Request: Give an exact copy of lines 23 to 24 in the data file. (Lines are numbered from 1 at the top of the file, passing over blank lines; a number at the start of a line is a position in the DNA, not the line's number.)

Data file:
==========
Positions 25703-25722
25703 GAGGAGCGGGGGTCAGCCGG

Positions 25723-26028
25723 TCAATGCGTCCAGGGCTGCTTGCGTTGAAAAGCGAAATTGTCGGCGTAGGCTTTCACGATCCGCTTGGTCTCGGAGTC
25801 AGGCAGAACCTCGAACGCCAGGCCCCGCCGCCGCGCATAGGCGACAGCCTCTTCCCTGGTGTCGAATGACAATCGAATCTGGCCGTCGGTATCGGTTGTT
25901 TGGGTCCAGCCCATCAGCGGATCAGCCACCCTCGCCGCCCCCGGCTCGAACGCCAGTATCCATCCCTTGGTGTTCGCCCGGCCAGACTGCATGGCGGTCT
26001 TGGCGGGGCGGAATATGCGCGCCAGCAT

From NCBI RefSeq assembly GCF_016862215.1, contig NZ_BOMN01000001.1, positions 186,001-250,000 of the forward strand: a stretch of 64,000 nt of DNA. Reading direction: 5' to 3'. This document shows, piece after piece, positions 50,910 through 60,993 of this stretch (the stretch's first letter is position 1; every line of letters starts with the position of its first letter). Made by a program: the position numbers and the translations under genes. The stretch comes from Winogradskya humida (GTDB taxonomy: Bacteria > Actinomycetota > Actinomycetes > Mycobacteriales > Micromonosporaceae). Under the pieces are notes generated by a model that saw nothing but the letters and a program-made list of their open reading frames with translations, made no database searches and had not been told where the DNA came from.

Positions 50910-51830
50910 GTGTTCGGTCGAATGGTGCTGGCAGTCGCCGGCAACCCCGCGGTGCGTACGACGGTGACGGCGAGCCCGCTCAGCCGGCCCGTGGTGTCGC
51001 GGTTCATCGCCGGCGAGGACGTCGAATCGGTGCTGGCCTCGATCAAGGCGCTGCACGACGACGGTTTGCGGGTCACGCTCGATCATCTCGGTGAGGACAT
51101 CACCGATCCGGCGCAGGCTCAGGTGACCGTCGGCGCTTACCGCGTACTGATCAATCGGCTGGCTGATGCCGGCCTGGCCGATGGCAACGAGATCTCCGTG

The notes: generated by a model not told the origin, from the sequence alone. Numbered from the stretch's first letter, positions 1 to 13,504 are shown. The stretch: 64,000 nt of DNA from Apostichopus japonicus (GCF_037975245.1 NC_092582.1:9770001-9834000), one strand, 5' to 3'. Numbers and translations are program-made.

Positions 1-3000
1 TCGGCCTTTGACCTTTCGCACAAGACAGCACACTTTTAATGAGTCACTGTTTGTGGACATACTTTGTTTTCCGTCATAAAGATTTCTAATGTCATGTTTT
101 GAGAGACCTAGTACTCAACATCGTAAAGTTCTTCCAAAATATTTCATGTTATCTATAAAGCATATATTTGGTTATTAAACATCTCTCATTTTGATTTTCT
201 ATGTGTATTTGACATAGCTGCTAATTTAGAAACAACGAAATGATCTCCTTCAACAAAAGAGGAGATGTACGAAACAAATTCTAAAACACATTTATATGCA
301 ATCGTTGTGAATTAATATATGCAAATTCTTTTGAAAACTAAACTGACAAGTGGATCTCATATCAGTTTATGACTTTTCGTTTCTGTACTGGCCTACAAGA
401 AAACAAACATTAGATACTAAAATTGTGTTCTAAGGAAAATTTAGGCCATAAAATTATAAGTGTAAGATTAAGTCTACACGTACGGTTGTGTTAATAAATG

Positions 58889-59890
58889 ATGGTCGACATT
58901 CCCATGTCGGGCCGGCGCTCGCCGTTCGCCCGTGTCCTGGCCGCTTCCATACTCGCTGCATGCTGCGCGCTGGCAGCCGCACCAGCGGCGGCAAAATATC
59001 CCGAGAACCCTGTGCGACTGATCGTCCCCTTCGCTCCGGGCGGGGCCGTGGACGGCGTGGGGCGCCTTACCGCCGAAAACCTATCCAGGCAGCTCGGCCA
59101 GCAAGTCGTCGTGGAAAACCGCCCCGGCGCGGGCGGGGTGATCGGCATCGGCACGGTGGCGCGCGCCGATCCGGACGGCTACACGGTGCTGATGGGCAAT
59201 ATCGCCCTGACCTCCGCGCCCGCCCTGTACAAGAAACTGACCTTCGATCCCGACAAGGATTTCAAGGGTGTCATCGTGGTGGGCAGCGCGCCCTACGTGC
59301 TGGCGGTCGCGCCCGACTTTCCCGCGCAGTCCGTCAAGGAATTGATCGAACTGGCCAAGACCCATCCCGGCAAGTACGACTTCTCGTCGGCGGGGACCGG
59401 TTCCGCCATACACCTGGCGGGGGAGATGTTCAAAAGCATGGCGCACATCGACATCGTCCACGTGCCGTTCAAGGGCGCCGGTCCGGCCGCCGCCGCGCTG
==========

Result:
59001 CCGAGAACCCTGTGCGACTGATCGTCCCCTTCGCTCCGGGCGGGGCCGTGGACGGCGTGGGGCGCCTTACCGCCGAAAACCTATCCAGGCAGCTCGGCCA
59101 GCAAGTCGTCGTGGAAAACCGCCCCGGCGCGGGCGGGGTGATCGGCATCGGCACGGTGGCGCGCGCCGATCCGGACGGCTACACGGTGCTGATGGGCAAT